HOUSTON - The founder of Texas EquuSearch, Tim Miller, plans to fight the Federal Aviation Administration's attempts to prohibit the use of drones in searches for missing people. Miller said he has hired an attorney and plans to sue if the FAA if it does not back down from a recent order prohibiting the volunteer organization from using the unmanned aircraft in search operations.
"You know, we're not flying in somebody's backyard, looking at their girlfriend laying in their bikini," said Miller.
Miller said he began battling the FAA on this issue two years ago during a search for a missing girl in Indiana. Miller said during that search officials with the FAA told local law enforcement to stop EquuSearch from using a drone.
"The lead investigator said if we even take it out of its case he will arrest us," said Miller.
Miller said since that confrontation he has continued to use drones and will continue to do so when necessary. Miller said in 2012, a drone was instrumental in finding the body of 2-year-old Devon Davis in a Liberty County pond, when days of ground searches turned up no sign of the boy.
"I mean, we've recovered 11 deceased bodies with that drone airplane," said Miller.
Miller said drones have allowed EquuSearch to scan large patches of difficult terrain quickly and more efficiently.
"The drone does a lot of recon work for us, so we get our searchers out where they need to be," said Miller. "We know when we get there, time is of the essence."
Miller provided Local 2 Investigates with a copy of a February email response from an FAA inspector to an EquuSearch volunteer who owns and operates a drone. The email was a response to the volunteer's questions about the FAA's position on the low altitude use of drones in search and rescue missions.
"The new rules promised years ago have not materialized," the email read. "I often get requests from Tim Miller on very short notice and it is difficult to wait on individual permissions without jeopardizing the mission."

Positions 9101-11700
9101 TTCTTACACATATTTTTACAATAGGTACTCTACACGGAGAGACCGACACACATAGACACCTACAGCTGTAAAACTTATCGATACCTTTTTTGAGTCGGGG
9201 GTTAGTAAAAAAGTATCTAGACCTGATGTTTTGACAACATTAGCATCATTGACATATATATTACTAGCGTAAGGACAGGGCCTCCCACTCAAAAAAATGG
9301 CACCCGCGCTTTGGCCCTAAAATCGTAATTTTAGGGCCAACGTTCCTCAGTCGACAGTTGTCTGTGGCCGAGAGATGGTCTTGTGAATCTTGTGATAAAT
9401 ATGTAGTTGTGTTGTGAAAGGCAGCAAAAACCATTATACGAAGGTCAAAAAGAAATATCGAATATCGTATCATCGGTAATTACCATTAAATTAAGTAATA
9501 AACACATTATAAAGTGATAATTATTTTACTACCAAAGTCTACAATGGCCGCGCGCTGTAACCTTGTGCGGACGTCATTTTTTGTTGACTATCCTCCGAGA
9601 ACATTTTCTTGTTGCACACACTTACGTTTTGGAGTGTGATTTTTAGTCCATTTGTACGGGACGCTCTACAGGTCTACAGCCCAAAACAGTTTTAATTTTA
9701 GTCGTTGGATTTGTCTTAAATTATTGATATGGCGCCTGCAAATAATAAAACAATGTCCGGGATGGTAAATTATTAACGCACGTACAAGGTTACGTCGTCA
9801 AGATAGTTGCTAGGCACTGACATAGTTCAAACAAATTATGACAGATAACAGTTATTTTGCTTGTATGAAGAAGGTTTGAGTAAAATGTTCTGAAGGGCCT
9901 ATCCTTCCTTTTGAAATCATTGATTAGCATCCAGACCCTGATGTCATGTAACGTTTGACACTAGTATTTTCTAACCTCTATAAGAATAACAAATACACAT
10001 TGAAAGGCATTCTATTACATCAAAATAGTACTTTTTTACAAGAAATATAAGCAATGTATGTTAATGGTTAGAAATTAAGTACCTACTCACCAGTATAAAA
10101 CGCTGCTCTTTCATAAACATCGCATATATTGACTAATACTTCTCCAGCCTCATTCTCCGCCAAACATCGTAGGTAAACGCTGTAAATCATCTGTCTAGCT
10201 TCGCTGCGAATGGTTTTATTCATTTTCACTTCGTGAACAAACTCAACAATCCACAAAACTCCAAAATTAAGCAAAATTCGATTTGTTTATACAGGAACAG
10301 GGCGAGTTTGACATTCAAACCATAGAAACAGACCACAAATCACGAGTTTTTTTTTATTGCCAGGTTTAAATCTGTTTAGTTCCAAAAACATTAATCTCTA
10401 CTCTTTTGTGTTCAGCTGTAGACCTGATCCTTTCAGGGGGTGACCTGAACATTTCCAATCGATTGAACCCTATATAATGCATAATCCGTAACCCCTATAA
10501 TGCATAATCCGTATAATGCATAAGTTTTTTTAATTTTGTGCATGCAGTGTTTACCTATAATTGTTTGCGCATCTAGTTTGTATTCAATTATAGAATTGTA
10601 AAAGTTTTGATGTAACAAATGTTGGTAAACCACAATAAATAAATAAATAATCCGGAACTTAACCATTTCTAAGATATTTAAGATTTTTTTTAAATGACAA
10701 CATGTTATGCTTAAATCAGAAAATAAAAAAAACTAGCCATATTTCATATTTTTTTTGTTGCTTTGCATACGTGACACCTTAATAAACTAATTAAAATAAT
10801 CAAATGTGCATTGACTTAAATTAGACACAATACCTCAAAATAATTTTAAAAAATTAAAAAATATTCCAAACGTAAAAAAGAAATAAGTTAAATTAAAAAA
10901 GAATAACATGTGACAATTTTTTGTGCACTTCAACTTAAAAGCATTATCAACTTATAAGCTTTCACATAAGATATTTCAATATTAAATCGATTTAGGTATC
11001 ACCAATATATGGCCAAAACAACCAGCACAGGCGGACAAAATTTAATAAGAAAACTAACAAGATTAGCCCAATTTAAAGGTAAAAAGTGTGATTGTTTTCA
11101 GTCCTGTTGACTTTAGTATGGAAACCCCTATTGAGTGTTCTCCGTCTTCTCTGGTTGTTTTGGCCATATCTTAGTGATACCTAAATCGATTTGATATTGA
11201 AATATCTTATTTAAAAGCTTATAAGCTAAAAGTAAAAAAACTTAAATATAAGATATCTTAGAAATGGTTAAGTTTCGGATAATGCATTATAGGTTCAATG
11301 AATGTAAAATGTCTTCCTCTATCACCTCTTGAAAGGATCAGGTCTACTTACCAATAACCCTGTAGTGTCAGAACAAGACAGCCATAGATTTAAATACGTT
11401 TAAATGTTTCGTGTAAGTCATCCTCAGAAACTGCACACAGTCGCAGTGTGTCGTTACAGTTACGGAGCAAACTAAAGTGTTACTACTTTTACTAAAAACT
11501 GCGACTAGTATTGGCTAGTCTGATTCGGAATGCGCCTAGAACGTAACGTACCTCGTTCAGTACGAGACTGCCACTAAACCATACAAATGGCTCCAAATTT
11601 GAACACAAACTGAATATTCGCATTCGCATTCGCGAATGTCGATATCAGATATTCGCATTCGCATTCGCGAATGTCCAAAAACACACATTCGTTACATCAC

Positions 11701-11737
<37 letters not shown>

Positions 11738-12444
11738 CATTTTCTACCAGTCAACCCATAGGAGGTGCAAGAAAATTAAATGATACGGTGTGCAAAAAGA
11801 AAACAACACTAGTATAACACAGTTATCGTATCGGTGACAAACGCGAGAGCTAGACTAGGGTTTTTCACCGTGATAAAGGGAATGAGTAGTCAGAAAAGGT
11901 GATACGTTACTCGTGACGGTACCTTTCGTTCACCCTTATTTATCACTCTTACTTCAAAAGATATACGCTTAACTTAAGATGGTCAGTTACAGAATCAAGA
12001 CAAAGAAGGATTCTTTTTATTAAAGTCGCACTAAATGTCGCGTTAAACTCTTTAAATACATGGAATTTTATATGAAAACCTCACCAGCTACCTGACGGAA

In response, the inspector wrote that commercial use of drones must be authorized beforehand and without that authorization, the use of drones is illegal. The email stated EquuSearch missions not authorized by the government must "stop immediately."
"I understand the pressure to get (drones) integrated into the (national airspace) is mounting, but it must not be at the sacrifice of what is right or safe," the inspector wrote.
The inspector added he would work with EquuSearch to try to get search and rescue operations that meet emergency criteria authorized as quickly as possible and suggested the group try to find an entity certified to fly drone missions to sponsor searches using the aircraft.
Currently, the FAA is prohibiting the commercial use of drones until specific rules can be put in place. Those rules are not expected until 2015.
Miller said you cannot predict when or where a person will disappear and he does not believe the government has the authority to ban the use of drones at low, "below radar," altitudes for search and rescue operations.
"We let these families and law enforcement know we're going to bring in every resource possible and they're blocking us from bringing in a resource that's very, very valuable," said Miller.
Miller said he has hired an attorney who specializes in this type of law to represent Texas EquuSearch against the FAA.
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